Richard Palmer, royal correspondent at the Daily Express, swiftly replied: “Because it’s not about race and never was. You’re wrong about the ethnic background of journalists certainly in the wider royal press pack. The UK’s black population is 3.3 per cent of the total and, although we could always do better, there is a fairly diverse group.”
But the wider consensus is that this is about race.
Author Bernardine Evaristo echoed the notion that the couple’s decision was fuelled by racist treatment by parts of the British press, writing: “Dear Meghan, my sister, you go and do your thing with your family and get away from the race hate you’ve been subjected to in my country.”
 Dear Meghan, my sister, you go and do your thing with your family and get away from the race hate you've been subjected to in my country. Your cover for September's #VOGUE shows us who you are and what we stand for. #CHANGE#Meghan#MeghanMarkle#MeghanAndHarry#KensingtonPalacepic.twitter.com/dJWLCcDwhL— Bernardine Evaristo (@BernardineEvari) January 9, 2020 
Evaristo, who last year became the first Black woman to win the prestigious Booker Prize for Fiction, added: “Your cover for September’s #VOGUE shows us who you are and what we stand for.”
Many hailed the couple’s wedding as seminal moment for diversity in Britain – a white prince had married a mixed-raced woman.
But that status presented challenges for the duke and duchess.
In July 2019, at the European premiere of The Lion King, US recording artist Pharrell Williams told Harry and Meghan that their union as a high-profile mixed race couple was “significant for many of us” in “today’s climate”.
The duke and duchess reportedly nodded at Williams’ warm comments.
“Thank you so much. That’s so nice of you to say. [...] They don’t make it easy,” Markle replied. Harry echoed her words in the September issue of Vogue magazine.
  
Andrea Bruce was never optimistic about Meghan and Harry’s marriage changing the establishment’s stance on race. 
“If you value assimilation then their marriage was an important moment for diversity,” she said. “But I don’t feel that an institution that was built literally on the backs of colonised people should be expected to be truly diverse or to care about being diverse.
“What went wrong was that some people maybe expected her entry in to signal a shift in the UK’s historic racism and that just didn’t happen. Instead, she exposed what was already there – racism and bias.”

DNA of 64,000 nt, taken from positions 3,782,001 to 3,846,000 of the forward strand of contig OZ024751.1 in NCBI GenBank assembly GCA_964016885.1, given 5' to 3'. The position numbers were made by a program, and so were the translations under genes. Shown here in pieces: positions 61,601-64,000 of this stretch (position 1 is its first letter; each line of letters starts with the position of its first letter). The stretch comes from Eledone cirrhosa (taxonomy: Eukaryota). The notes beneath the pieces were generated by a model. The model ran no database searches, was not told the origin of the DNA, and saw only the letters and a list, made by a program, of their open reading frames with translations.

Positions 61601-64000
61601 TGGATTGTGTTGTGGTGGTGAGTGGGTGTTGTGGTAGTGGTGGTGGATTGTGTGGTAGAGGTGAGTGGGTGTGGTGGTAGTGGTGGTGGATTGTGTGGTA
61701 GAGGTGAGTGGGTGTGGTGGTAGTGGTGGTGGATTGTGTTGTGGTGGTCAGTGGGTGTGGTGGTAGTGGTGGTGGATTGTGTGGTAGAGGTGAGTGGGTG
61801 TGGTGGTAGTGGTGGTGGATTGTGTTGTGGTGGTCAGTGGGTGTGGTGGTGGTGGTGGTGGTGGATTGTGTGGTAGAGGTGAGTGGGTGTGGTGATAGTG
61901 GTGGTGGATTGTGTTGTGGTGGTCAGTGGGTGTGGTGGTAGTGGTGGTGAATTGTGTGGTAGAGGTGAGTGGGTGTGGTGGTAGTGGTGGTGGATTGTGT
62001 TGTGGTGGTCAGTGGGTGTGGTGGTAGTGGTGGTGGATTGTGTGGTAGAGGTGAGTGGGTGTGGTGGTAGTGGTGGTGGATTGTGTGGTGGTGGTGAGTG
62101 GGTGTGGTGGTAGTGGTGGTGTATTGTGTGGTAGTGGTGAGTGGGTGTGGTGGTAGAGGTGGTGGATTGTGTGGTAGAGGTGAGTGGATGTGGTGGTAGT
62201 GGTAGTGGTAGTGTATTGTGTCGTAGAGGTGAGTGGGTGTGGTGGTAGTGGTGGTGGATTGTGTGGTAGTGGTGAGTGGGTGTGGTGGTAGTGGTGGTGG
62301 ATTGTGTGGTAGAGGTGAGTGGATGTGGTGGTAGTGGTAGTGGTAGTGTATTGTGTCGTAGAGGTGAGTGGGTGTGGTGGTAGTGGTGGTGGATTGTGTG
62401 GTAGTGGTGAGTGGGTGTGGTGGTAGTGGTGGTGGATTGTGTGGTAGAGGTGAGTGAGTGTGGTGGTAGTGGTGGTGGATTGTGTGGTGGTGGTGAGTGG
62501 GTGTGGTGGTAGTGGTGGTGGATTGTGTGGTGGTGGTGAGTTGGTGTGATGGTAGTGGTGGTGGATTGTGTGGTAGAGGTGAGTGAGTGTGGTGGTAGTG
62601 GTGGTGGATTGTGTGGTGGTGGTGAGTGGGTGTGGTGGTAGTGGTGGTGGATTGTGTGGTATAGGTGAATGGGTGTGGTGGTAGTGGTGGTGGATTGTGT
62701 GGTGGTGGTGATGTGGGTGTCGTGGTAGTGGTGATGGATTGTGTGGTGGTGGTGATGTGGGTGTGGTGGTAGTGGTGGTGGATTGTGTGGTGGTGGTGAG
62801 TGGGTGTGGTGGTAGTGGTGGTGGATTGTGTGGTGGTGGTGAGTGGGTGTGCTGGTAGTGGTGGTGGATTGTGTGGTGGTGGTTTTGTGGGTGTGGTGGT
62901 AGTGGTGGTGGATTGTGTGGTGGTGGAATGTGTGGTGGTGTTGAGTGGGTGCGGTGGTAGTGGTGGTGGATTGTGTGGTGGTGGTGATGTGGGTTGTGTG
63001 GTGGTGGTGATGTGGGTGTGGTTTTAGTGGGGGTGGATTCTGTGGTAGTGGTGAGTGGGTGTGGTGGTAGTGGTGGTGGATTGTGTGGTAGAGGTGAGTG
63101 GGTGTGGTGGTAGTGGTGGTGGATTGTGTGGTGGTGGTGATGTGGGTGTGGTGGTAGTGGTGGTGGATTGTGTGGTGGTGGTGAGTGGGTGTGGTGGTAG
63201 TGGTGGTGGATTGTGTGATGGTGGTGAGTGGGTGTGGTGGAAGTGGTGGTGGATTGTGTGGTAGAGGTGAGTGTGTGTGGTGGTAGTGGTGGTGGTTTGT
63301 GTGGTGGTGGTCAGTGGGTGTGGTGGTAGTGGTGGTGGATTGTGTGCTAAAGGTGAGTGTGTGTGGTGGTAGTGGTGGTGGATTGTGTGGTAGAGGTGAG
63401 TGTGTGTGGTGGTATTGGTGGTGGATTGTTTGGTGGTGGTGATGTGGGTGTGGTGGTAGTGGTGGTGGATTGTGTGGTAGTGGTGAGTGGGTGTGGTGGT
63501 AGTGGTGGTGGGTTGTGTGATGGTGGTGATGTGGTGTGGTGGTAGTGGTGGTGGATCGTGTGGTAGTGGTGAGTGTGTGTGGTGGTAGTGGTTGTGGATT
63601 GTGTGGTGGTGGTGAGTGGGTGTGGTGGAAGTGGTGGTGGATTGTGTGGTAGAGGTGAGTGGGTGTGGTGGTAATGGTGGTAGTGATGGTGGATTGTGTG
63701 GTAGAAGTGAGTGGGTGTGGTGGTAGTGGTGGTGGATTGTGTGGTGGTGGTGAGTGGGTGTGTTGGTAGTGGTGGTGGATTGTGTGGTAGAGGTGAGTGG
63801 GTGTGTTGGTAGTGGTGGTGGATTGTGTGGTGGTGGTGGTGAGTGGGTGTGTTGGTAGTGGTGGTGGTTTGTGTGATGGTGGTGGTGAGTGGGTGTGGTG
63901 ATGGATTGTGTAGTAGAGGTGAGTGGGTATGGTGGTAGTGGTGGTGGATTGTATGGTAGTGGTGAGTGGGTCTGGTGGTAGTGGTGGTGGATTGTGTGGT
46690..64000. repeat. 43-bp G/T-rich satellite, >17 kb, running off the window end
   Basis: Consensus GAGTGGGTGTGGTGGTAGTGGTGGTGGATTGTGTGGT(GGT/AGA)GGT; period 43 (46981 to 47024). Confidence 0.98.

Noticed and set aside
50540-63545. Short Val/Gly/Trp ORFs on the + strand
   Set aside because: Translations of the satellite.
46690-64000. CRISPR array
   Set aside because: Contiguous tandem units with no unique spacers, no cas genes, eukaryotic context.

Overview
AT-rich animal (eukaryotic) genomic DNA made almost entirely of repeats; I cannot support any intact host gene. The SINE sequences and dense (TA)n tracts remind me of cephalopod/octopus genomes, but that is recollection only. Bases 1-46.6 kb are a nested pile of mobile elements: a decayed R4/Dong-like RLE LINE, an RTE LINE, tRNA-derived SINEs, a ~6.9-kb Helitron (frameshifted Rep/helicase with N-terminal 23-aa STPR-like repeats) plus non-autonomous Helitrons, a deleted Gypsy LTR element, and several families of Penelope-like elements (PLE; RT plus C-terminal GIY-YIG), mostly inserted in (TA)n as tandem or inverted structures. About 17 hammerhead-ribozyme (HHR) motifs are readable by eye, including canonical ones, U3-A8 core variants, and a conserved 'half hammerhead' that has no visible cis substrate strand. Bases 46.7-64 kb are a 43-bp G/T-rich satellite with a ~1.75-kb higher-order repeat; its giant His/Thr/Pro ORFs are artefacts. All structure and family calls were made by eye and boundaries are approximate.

The 35-year-old account director feels the couple’s decision had a lot to do with racism and hostility from the press and public.
“I think that the monarchy should pay back everything they stole from commonwealth countries and they should provide reparations,” she said. “We can’t look to them to lead diversity or anti-racism.
“Harry has defended his wife and that’s nice to see but the overall premise of the royal family is built on violence and oppression against non-white people.”
Meghan’s experience of racism is only being discussed because of her status as a duchess, added Bruce. “If she was a random woman living in the country, her experience wouldn’t be discussed – but all experiences are worth discussing.”
  
Yvonne Witter was full of praise for the couple, describing Harry particularly as progressive.
“He has set his priorities above materialism, pomp and ceremony and is creating a future for his family which will circumvent his mum’s fate,” she told HuffPost UK.
The international business consultant and writer said the UK’s political climate has helped legitimise bigotry to the point where racism is “no longer in the closet”.
“I find that people struggle to articulate to me their reasons for hating Meghan. They regurgitate press reports – and when interrogated further about a personal experience, of course, there is no knowledge of who Meghan actually is.
“Political leadership has made it OK to be openly racist – in addition to rhetoric from Nigel Farage, Boris Johnson, Theresa May, the Brexit campaign and press reporting on immigration.
“The public get their information from the press. None of us know [Meghan and Harry] personally but the press has shaped opinions. They have been relentless in their reporting which has had racist undertones throughout. Danny Baker felt emboldened to liken the baby to a monkey.”Related... Madame Tussauds Removes Harry And Meghan Figures From Display Meghan And Harry’s Royal Retreat Has Been A Long Time Coming Princess Diana's Former Personal Chef Loses It Over Meghan Markle
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Star Wars Director Says It's About Time A Woman Makes A Star Wars Movie
Jan 02, 2024